Time finally ran out for the Victorian home that used to sit at 104 Sixth St. in the Village of Garden City when it was razed on Monday, Aug. 1. This structure was one of the original “worker” houses designed by architect John Kellum in 1871. It was also one of 50 A.T. Stewart-era houses listed on the National Register of Historic Places in 1978 for its association with the early development of one of the first planned communities in America.
Purchased by New York Islanders defenseman John Boychuk, it was only after its sale last year that he and his family found out that it was on the National Register of Historic Places, a fact Boychuk’s wife, Sheena, admitted during a May 17 Architectural Design Review Board (ADRB) meeting, where demolition of the old house and construction of a new one was approved. The Boychuks offered to donate the home to anyone willing to pay for moving costs. Since that time, Boychuk architect T.J. Costello of Manhasset-based Hierarchy Architecture and Historical Society board member Terry Kenny had been spearheading a last-ditch effort to have someone agree to take the house and pay for the moving expenses.
Both men sent emails to people and places in and out of Garden City seeking takers for the house. They appeared at board meetings for the Garden City Public Library and the village board of trustees to plead their case. And while Kenny’s research into moving costs came up with a $150,000 to $175,000 estimate to move the home, Costello offered to donate $20,000 to the effort in cash and professional services that would be required to create the drawings and estimate logistics for the move. A last-minute appeal to County Executive Ed Mangano resulted in the offer of an available plot at Mitchell Field to relocate the house, where Habitat for Humanity arranged to donate it to a veteran. Ultimately, the logistics of hazardous traffic conditions and power line obstacles proved to be insurmountable.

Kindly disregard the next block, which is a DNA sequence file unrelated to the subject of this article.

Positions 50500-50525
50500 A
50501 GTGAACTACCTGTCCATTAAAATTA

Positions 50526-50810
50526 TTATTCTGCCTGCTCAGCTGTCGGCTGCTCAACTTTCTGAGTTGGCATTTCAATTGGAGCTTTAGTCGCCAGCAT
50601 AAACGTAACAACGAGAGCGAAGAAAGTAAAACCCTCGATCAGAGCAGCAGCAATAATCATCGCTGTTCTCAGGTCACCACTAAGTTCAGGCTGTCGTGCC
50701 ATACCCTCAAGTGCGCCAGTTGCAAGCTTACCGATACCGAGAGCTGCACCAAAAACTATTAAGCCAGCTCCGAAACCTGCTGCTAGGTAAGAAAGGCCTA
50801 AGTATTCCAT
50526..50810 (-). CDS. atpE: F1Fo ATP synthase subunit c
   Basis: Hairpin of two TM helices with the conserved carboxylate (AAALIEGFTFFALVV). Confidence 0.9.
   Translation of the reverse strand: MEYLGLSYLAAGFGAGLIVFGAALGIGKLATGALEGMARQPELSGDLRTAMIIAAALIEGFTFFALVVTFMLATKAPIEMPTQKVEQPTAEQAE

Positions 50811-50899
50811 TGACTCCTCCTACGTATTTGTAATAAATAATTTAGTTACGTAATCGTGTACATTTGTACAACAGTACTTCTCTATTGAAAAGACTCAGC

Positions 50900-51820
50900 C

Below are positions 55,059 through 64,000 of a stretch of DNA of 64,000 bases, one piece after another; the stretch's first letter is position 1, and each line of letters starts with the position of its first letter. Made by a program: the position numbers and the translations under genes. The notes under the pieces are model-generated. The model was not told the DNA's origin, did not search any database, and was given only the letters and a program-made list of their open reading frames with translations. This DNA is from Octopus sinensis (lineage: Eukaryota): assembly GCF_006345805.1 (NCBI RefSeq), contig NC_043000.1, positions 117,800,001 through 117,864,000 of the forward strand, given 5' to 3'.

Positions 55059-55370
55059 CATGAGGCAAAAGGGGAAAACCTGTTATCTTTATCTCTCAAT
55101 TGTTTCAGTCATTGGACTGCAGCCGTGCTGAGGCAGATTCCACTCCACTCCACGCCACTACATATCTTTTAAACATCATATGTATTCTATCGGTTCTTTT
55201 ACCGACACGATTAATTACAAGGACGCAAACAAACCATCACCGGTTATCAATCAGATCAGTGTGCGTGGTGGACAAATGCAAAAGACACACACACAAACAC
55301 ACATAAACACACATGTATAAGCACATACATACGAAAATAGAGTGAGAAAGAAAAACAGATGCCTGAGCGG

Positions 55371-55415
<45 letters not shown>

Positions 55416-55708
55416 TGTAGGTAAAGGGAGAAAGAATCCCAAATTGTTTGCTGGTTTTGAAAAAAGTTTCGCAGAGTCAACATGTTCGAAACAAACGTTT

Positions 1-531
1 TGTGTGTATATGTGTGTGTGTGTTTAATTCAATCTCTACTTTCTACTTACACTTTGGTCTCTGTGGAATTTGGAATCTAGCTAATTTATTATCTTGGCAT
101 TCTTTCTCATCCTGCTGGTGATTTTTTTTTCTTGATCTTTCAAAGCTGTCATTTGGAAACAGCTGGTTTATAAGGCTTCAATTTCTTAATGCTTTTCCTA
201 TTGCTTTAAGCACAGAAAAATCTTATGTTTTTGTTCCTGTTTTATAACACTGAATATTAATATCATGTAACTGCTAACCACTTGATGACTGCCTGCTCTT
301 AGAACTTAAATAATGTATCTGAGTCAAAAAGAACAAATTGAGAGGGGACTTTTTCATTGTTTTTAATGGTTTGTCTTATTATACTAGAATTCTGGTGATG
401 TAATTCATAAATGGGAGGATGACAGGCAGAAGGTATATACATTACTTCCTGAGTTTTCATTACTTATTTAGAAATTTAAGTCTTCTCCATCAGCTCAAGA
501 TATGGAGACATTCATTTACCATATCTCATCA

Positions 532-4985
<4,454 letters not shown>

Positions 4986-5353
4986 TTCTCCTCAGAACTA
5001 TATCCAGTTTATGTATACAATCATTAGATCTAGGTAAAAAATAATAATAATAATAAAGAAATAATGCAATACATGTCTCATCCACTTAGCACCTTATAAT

“There were possibly 10 agencies involved—Long Island Rail Road, because it had to cross tracks, the police department, department of emergency management, because it would have affected some homes along the way, the office of Ed Mangano and the department of transportation and arborists,” Costello explained. “I rode along in a caravan of black SUVs to see if we could scout two or three different routes, but the rug got pulled out when it was deemed unfeasible to move it.”
Costello did point out that a move within the village boundaries would have avoided any of these infrastructure issues.
“It could have been moved 700 feet for free from the kitty corner of 104 Sixth St. to the park on the corner for free. And if they didn’t want it in the park, they could have crossed the railroad tracks 100 more feet to the corner of the library,” he said. “It was brought up to the mayor of Garden City. I asked if the village would like to purchase it, and they didn’t pony up. I asked if the library would like to purchase it and they didn’t pony up. That’s a real shame because I know there are a lot of finger-waggers out there, but nobody came forward.”
When asked to comment, Mayor Nick Episcopia was clear that there was nothing the village could have done.
“Short of a moratorium on all demolition, this could not be stopped. The library had no use for the house and the board of trustees was unwilling to get involved with moving a home,” he responded.
While the outcome was bitterly disappointing for the preservation committee of the Garden City Historical Society, the biggest concern is trying to prevent this kind of thing from happening going forward.
“In light of the demolition of 104 Sixth Street, which was built in 1883 and was part of the A. T. Stewart-era Thematic Group listed on the National Register, the Society strongly advocates for the creation of a reasonable historic preservation law to avert further demolition of National Register-listed houses, preserve the quality of life in Garden City, and prevent it from developing into ‘Anytown, USA,’” the GCHS said in a published statement.